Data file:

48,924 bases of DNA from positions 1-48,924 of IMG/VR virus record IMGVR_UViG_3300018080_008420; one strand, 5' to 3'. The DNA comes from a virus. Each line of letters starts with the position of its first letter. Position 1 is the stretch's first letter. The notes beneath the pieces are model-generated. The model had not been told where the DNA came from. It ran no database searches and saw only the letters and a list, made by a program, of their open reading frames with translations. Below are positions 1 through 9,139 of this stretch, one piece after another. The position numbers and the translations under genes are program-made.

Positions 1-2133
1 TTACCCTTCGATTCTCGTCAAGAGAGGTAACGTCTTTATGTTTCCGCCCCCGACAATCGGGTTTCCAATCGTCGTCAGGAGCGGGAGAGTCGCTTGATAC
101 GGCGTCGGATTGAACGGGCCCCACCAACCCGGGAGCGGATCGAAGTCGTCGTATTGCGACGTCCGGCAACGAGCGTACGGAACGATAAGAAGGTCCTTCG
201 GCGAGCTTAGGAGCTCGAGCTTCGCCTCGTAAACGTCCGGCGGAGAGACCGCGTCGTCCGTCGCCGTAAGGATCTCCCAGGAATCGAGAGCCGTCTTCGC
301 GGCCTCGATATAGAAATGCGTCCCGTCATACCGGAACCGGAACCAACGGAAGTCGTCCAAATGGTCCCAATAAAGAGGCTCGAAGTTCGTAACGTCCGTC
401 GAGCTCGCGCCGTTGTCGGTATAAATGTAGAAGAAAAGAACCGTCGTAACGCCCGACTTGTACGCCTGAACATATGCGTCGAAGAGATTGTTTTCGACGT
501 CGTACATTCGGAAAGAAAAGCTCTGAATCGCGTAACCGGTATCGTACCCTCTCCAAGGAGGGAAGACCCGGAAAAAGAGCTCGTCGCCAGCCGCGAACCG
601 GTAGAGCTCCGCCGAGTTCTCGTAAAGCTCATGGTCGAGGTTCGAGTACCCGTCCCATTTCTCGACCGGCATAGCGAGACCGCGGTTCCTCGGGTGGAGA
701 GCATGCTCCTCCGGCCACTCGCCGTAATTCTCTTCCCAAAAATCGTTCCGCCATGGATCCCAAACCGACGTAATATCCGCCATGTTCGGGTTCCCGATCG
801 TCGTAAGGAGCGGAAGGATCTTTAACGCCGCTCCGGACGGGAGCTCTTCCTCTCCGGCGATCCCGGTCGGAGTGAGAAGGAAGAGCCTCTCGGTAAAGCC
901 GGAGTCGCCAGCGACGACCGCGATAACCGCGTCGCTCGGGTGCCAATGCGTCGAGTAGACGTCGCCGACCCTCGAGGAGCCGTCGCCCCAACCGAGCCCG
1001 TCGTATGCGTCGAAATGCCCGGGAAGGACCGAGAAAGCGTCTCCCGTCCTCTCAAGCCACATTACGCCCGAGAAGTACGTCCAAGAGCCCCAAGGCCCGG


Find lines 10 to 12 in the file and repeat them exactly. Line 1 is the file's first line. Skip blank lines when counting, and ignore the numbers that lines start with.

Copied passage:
701 GCATGCTCCTCCGGCCACTCGCCGTAATTCTCTTCCCAAAAATCGTTCCGCCATGGATCCCAAACCGACGTAATATCCGCCATGTTCGGGTTCCCGATCG
801 TCGTAAGGAGCGGAAGGATCTTTAACGCCGCTCCGGACGGGAGCTCTTCCTCTCCGGCGATCCCGGTCGGAGTGAGAAGGAAGAGCCTCTCGGTAAAGCC
901 GGAGTCGCCAGCGACGACCGCGATAACCGCGTCGCTCGGGTGCCAATGCGTCGAGTAGACGTCGCCGACCCTCGAGGAGCCGTCGCCCCAACCGAGCCCG